Having said that, I know that most people who say “no nutritional value” do not mean it literally, but rather as an expression of how they deduce foods, ingredients, and nutrients into moral hierarchies. For example, someone may tell me pasta has no nutritional value because they see carbohydrates as inferior to protein. Another person may claim that butter has no nutritional value because they look down upon its high fat concentration. Yet another patient may say that juice has no nutritional value because their demonization of sugar blinds them from appreciating the vitamins, minerals, phytochemicals, and other nutrients swimming around in the beverage.

People are often hard on themselves or feel anxious for eating foods that they perceive as having no nutritional value, which hinders their ability to eat intuitively. Recognizing our body’s signals can sometimes be challenging enough even without guilt and stress complicating matters and clouding the picture. One of my patients described the situation to me with a simile, saying it is like playing a sport and straining to focus on what the coach is saying while other people on the sidelines loudly yell conflicting advice. Similarly, if we feel virtuous for eating a food that we perceive to have nutritional value, we might be at risk for blocking out signals from our body that the food is not actually hitting the spot.

See if this common scenario feels familiar. You are in the midst of eating a food that you perceive to have “no nutritional value.” Even though you can tell you are getting full, you decide to keep eating it because you figure today is ruined anyway, so you might as well finish it all so it is no longer in the house, and you can start fresh tomorrow. Here is another situation that might ring true. You are craving a specific food, but since you feel it has “no nutritional value,” you try to satisfy the craving with an alternative version that you believe has a better nutrition profile. Since the latter does not quite hit the spot though, you consume more of it in an attempt to make up for lack of pleasure with quantity. Still not satisfied, you try other foods. Your grazing may eventually encompass eating the food that you craved in the first place. Now you feel stuffed and maybe guilty, whereas if you had allowed yourself to consume the object of your desire in the first place, you could have had a more enjoyable and peaceful eating experience and then gotten on with your day.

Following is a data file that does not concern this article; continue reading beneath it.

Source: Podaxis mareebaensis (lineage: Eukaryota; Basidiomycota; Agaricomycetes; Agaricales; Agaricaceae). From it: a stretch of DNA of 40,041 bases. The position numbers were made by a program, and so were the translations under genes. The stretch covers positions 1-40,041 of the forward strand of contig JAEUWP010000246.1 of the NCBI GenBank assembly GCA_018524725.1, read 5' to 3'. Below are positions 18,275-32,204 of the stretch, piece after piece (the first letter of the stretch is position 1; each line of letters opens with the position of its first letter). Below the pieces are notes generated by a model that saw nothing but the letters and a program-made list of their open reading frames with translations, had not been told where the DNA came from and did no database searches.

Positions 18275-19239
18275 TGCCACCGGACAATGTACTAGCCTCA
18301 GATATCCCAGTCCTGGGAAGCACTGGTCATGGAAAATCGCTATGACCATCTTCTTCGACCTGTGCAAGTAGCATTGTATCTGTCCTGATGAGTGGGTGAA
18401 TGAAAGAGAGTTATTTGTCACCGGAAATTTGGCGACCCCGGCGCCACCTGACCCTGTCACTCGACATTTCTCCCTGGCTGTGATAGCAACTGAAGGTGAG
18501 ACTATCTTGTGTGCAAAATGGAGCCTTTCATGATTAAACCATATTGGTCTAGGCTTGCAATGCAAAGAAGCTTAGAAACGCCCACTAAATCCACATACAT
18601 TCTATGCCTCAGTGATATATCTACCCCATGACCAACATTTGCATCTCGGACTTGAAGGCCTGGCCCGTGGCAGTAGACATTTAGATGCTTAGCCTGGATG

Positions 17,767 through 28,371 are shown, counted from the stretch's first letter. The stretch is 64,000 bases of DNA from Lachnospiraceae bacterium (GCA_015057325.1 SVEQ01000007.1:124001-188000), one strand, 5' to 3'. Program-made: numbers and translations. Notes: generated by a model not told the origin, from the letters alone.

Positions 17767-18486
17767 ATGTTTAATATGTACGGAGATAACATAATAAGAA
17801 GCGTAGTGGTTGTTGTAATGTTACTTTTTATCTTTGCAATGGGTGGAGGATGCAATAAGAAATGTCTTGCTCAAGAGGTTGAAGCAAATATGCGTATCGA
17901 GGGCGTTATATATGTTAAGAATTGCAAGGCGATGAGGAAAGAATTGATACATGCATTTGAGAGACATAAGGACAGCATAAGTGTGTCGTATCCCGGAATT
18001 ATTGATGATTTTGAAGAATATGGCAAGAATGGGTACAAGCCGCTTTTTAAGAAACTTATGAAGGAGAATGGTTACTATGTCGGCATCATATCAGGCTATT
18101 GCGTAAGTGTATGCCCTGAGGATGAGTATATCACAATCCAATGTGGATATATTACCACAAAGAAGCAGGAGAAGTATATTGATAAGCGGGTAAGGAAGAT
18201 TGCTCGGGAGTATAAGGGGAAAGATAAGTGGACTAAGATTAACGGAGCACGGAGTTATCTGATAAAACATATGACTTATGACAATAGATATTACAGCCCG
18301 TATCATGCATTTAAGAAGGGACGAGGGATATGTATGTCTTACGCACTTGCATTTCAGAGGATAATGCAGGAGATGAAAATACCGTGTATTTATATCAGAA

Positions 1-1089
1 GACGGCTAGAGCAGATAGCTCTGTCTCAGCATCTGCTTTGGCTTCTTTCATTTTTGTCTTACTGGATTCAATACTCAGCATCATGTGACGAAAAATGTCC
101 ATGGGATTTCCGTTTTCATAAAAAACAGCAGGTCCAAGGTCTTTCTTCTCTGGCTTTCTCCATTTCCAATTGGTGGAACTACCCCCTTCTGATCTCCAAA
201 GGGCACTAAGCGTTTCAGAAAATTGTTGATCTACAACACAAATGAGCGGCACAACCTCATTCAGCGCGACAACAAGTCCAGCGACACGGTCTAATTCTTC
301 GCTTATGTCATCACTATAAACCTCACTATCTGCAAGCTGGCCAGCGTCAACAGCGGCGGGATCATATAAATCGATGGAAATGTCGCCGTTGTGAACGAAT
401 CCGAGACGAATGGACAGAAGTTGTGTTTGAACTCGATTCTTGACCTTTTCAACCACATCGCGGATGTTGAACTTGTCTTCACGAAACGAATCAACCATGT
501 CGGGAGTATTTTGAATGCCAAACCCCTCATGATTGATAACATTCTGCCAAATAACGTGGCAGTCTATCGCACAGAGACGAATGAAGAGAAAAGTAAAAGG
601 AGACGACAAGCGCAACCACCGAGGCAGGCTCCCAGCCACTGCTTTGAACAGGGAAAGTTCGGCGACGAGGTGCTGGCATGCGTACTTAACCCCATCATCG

When I was in nutrition school, I used to modify my cookie recipes in an attempt to make them “healthier.” It took me a long time to understand why I tended to eat so many of these modified creations in one sitting, but eventually I realized it was because these cookies – which were more akin to high-fiber pancakes than actual cookies – were not hitting the spot. That is not a knock against pancakes, which are of course fine, but they do not fill a cookie-shaped hole as well as the real thing. Once I came to understand what was happening, I abandoned those modified recipes and returned to the original. Instead of having a whole pile of the “healthier” but less satisfying versions, I would have a couple of real cookies, feel satisfied, and be done.